tokens in my collection. All information on TN tokens is appreciated.
Posted February 12, 2007
@ 09:46 PM by AnchorPoint
Great article about
a fellow bottle collector. I'd like to see more stories about whiskey, soda, milk & druggist bottles, as well as the lives
of the people behind those businesses. Our history plays a very important role. Unpublished, then it's perhaps lost forever.
Posted February 12, 2007 @ 09:38
PM by H-Maysweetpeas
interesting article. It offers the reader an insight of the history of the older Bristol bottles, Tennnessee in earlier times,
and an insight about the collector, Charlie Barnette. It is refreshing to read about a collector who is so willing to their
share their items of collection and to share the stories associated with the thrill of the 'find'. Well written and the pictures
are a true bonus.
Posted February 12, 2007 @ 08:42 PM by snooks36
Great article....on a fantastic wonderfull, interesting
Collector. You go "Charlie!" snooks36.........
Posted February 12, 2007 @ 07:49 PM by sammi
charlie your collection of bottles are beautiful.you
are nice looking too.
12, 2007 @ 06:48 PM by Ron Johnson
Very nice article.
Charlie is a member of our Bottle Forum, antique-bottles.net, and we really appreciate his expertise. Many articles concerning
the hobby of bottle collecting tend to be negative in tone. Yours was, I think, fair, and nicely informative. You certainly
picked the right person to interview! Great job all around. Ron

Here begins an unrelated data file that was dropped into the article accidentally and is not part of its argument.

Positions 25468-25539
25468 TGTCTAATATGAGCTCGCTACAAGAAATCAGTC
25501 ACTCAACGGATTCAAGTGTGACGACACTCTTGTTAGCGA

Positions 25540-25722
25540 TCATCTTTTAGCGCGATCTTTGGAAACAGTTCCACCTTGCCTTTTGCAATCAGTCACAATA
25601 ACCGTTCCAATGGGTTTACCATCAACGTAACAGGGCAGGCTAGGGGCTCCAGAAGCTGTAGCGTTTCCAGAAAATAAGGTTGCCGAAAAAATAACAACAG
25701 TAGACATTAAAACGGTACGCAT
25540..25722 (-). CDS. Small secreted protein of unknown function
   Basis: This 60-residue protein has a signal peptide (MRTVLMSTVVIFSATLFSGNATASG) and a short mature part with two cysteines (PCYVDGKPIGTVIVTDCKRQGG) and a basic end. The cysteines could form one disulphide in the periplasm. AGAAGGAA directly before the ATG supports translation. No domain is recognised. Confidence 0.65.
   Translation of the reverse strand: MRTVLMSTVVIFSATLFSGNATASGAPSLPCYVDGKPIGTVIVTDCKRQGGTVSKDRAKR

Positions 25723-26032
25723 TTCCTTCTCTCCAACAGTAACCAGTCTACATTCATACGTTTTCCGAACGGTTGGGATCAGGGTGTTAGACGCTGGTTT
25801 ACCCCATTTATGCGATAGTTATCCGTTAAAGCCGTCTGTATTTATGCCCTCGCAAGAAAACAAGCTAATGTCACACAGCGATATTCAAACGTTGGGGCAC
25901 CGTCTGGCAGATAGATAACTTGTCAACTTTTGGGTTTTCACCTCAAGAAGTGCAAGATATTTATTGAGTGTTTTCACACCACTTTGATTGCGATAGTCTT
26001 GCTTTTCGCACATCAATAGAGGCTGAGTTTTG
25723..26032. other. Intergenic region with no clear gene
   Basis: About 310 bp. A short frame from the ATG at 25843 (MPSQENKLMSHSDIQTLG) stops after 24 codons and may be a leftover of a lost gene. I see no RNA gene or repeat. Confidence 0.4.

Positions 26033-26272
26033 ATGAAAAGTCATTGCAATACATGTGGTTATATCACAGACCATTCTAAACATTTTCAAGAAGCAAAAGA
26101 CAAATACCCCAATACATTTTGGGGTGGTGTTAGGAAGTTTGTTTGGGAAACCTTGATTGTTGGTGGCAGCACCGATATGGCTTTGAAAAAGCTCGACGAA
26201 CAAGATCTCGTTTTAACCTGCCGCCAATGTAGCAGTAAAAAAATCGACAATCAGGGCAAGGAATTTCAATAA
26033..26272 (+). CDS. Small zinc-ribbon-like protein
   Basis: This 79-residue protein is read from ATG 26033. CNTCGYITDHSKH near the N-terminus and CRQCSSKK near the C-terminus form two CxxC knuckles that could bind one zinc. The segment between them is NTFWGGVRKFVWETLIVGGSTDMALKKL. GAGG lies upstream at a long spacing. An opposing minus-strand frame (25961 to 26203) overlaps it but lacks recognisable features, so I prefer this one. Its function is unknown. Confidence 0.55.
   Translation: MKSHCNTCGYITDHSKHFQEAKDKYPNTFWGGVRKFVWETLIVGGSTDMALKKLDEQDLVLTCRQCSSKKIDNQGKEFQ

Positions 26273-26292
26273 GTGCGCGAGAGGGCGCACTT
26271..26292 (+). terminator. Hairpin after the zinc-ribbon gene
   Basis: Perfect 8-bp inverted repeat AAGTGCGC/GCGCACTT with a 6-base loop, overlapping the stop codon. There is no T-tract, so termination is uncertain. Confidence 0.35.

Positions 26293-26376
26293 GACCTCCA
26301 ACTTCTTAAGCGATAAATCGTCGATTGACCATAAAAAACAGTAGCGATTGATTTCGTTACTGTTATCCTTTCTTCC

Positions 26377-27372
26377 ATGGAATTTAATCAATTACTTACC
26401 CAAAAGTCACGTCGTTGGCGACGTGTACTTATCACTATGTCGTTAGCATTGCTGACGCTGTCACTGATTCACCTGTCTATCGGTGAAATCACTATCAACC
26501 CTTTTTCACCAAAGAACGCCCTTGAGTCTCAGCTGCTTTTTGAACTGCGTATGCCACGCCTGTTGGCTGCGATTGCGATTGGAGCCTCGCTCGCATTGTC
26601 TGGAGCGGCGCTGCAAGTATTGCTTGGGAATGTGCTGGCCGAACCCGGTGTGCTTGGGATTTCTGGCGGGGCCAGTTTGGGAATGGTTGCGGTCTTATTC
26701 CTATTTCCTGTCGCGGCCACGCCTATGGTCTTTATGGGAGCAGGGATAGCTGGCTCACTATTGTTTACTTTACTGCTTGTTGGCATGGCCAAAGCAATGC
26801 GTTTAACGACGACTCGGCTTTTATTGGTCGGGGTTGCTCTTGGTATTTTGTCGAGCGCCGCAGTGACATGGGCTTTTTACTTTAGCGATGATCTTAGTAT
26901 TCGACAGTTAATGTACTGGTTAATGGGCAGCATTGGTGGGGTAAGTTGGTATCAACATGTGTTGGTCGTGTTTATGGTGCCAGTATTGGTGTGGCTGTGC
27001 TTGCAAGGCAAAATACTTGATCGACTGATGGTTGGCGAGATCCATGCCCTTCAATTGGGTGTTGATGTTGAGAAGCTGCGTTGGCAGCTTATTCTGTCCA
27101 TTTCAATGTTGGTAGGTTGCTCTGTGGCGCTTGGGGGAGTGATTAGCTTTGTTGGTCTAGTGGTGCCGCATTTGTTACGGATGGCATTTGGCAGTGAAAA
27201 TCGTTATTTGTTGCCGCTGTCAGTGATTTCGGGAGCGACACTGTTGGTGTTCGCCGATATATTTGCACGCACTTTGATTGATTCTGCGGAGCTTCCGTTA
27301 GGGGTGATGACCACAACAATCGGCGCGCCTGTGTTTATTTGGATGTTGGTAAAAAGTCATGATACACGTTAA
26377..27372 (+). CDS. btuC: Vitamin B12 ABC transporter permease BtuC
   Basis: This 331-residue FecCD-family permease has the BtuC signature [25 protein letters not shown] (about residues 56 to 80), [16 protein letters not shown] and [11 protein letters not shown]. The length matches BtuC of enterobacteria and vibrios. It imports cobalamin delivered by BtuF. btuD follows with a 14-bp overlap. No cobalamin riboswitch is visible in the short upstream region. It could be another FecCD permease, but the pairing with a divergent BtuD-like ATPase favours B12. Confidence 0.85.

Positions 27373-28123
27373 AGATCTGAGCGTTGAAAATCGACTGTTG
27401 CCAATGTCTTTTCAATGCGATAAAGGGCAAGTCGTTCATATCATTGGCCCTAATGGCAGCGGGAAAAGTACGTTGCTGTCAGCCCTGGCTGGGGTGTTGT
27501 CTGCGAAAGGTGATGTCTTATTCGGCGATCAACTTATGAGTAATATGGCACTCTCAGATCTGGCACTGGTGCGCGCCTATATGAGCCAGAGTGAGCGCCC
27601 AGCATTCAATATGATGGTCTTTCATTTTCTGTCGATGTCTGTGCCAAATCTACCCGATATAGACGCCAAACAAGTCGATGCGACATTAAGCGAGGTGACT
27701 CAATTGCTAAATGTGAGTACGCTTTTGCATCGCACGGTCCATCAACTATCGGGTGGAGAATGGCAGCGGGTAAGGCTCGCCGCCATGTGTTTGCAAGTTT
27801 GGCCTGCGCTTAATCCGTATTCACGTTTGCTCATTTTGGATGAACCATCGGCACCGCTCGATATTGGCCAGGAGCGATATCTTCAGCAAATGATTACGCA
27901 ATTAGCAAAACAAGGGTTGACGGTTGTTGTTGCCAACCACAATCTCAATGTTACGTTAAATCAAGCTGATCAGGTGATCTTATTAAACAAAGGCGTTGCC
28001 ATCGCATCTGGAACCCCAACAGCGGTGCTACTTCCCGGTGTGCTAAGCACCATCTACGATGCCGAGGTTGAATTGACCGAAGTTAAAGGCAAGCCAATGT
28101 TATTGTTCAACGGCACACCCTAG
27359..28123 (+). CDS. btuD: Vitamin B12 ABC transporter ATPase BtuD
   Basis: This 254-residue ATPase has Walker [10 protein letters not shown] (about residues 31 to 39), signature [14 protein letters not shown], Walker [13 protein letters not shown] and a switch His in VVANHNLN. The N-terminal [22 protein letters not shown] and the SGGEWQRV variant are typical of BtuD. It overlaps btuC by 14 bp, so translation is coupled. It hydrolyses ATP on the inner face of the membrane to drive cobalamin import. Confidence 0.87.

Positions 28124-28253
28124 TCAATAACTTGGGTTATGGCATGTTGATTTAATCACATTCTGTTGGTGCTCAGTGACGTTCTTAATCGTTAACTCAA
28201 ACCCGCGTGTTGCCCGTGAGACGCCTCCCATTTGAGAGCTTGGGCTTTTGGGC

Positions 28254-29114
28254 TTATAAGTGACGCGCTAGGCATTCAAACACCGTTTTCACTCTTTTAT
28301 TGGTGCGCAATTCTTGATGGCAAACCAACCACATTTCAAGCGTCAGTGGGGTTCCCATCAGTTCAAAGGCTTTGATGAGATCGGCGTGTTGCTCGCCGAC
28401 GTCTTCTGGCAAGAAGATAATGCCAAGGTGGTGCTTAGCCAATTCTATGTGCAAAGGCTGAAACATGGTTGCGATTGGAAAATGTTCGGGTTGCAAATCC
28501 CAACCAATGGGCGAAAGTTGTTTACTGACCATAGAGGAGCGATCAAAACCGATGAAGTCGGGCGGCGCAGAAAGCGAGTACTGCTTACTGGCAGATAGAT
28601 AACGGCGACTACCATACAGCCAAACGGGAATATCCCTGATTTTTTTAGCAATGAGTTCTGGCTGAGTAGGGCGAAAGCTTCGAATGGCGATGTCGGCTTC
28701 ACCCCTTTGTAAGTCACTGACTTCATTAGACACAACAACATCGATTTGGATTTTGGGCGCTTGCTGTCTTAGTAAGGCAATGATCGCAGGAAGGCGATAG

Posted February 12, 2007 @ 05:26 PM by Tom
Great article.!!! Keep collecting Tom
NEXT PAGE >>>>
Sources - Bibliography
i) Library of King College, Bristol,Tenn.
- Newspaper Microfilms
ii) Bristol,TN-VA Public Library - Newspaper
Microfilms & City Directories
iii) 1904 Bristol Herald Industrial
iv) Bristol-Goodson Industry &
Resources in 1885 -W.F.Henry/Reporter
v) Witness To An Epoch -
vi) Double Destiny
- Robert Loving
vii) Historic Sites of Sullivan County
- Muriel Spoden
viii) Bristol Tennessee-Virginia : A History
- V.N. "Bud" Phillips
ix) Spirits & Medicinal Bottles
of Bristol, Tenn.-Va. - Charlie Barnette
x) The Passing Years
- Bristol Historical Association
xi) City of Bristol @ 1915
xii) A Pictorial History -
Bristol Historical Association
xiii) Whiskey, An American Pictorial History
- Oscar Getz
xiv) Prohibition, 13 Years That Changed
America - Edward Behr
xv) The Shadow Of The Bottle -
Review & Herald Publishing Co.
xvi) Historic Sullivan - Oliver Taylor
xvii) One Year At A Time - Bristol - 1907
- Lonnie & Kim Blevins
xviii) Honoring Our Heritage: Faces & Places
From The Past -
& Kim Blevins and Roy & Carolyn Williams
xvix) Between the States: Bristol Tennessee -
Virginia During the Civil War - V.N. "Bud" Phillips
xx) Pioneers in Paradise - Bristol,
Tenn-Va. - V.N. "Bud" Phillips
xxi) A Good Place to Live - Bristol,
Tenn-Va. - V.N. "Bud" Phillips